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Studies in heavy ion activation analysis

V. Determination of carbon in steel by6Li activation

Journal of Radioanalytical and Nuclear Chemistry
Authors: J. Ojo, B. Lass, and E. Schweikert

Abstract  

Nondestructive heavy ion activation analysis has been used to determine the carbon content in various NBS SRM steel samples with a 7.0MeV6Li+ beam. The reaction12C(6Li, αn)13N allows for carbon analysis with the only possible interference being beryllium,9Be(6Li, 2n)13N. Under interference-free conditions, and employing a post-irradiation etch, the detection limit for carbon analysis in steel was 5 ppm.

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Abstract  

The thermal decomposition behavior of hard coal fly ash (HCA2), obtained from the combustion of an Australian hard coal in thermoelectric power plants, in different atmospheres (air, N2 and N2-H2 mixture), was studied using thermogravimetry (TG), infrared-evolved gas analysis (IR-EGA), differential scanning calorimetry (DSC) and thermodilatometry (DIL) techniques. It was found that changing of the applied atmosphere affects the carbon content of the ash which results in different thermal decomposition behaviors. In air, the carbon content was oxidized to carbon dioxide before the decomposition of carbonate. In N2 or in N2-H2 atmospheres, the carbon content acts as a spacer causing a fewer points of contact between calcium carbonate particles, thus increasing the interface area which results in a decrease of the carbonate decomposition temperature. Following the carbonate decomposition, the iron oxide content of the ash undergoes a reductive decomposition reaction with the unburned carbon. This oxidation-reduction reaction was found to be fast and go to completion in presence of the N2-H2 mixture than in the pure nitrogen atmosphere due to the reducing effect of the hydrogen. The kinetics of the carbonate decomposition step, in air and N2-H2 mixture was performed under non-isothermal conditions using different integral methods of analysis. The dynamic TG curves obeyed the Avrami-Erofeev equation (A2) in air, and phase boundary controlled reaction equation (R2) in N2-H2 mixture. The change in the reaction mechanism and the difference in the calculated values of activation parameters with the change of the atmosphere were discussed in view of effect of the atmosphere on the carbon content of the ash.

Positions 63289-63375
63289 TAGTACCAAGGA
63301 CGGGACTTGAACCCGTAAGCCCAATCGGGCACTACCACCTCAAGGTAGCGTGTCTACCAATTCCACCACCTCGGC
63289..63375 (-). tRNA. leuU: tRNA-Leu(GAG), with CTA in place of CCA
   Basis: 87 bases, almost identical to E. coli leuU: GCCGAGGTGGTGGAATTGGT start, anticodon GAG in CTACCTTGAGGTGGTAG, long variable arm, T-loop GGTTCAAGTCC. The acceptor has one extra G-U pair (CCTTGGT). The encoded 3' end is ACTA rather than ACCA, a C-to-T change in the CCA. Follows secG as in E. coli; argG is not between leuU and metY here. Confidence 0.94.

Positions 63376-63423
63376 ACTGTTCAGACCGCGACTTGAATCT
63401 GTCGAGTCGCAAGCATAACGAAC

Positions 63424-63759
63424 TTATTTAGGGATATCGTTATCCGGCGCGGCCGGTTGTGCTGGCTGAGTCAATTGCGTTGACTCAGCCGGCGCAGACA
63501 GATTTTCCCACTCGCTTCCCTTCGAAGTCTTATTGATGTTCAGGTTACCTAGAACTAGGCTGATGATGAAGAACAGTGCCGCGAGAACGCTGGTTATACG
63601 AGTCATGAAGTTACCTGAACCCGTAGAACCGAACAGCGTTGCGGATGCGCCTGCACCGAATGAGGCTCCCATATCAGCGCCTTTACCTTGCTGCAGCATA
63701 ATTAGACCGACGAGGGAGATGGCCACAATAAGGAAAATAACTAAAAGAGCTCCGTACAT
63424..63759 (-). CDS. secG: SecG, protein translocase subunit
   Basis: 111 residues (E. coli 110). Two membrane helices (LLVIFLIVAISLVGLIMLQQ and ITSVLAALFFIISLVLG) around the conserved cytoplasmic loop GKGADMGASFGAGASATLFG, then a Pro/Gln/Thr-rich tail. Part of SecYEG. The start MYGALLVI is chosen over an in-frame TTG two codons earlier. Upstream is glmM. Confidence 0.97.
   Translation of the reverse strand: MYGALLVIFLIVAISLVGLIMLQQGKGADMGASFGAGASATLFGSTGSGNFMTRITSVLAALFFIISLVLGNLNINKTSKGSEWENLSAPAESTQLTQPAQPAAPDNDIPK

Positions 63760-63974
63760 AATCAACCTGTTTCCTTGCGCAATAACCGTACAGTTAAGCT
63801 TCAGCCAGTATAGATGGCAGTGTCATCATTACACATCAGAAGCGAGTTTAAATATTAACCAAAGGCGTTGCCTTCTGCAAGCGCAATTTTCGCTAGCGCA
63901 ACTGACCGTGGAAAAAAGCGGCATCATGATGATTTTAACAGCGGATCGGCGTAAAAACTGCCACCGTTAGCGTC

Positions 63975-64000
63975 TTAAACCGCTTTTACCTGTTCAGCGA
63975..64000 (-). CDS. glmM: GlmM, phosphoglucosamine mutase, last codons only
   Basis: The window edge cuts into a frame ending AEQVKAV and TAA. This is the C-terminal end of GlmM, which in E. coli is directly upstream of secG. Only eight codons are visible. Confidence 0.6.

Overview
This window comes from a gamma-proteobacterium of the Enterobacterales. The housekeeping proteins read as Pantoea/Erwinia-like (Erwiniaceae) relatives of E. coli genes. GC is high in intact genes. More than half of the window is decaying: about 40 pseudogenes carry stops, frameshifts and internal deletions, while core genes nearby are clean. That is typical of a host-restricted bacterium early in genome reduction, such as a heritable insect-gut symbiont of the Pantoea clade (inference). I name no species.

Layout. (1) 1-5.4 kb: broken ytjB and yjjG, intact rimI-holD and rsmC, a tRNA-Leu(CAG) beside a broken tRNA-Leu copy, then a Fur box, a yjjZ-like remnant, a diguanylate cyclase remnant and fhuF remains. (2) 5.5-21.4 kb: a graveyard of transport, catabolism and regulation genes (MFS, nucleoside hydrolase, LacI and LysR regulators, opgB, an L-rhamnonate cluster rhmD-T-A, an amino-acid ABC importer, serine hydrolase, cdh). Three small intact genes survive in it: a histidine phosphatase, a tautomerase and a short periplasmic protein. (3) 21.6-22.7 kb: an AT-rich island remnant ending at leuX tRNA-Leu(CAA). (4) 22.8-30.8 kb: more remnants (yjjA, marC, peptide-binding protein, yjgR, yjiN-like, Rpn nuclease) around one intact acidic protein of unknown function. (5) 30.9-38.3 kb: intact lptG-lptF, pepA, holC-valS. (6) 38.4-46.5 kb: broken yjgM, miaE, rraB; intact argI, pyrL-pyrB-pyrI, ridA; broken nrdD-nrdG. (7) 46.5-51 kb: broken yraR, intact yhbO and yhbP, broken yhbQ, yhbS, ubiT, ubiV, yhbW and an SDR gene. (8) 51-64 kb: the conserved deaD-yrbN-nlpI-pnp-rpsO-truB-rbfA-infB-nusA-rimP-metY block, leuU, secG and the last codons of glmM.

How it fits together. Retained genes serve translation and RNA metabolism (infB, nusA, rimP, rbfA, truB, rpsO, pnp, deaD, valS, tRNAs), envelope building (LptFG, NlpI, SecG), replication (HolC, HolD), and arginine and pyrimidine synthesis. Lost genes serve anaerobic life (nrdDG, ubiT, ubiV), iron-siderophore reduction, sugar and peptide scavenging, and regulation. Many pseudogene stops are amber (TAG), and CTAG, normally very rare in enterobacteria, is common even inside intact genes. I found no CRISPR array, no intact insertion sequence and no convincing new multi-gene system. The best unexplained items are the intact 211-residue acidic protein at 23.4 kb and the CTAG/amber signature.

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The objective of this work was to determine the change for straw production, carbon and ash content in vegetative tissues through ten cycles of recurrent selection in bread wheat, evaluated under tilled (CT) and non-tilled (NT) soils. Twenty-four wheat genotypes, four for each one of the 0, 2, 4, 6, 8 and 10 cycles of recurrent selection (RS), were used in this study. Experiments were established during two successive seasons. Ash content was expressed on dry mass basis. To estimate the carbon content, we based our calculation on the assumption that organic matter is 50% carbon. Straw dry weight was measured. For each trait, a linear mixed model (regression) was fitted to the experimental data. In response to the number of selection cycles, the ash content percentage increased under CT and decreased under NT. Carbon content decreases under CT, but increases under NT. The sequestered straw carbon and the straw production significantly decrease under CT meanwhile there was no change under NT. The observed increase for straw ash content would be related to the highest rate of transpiration in the more advanced recurrent selection cycles. Consistent with these results, the percentage of straw carbon content decreased because of the mobilization of reserves from the stems and leaves to the grains.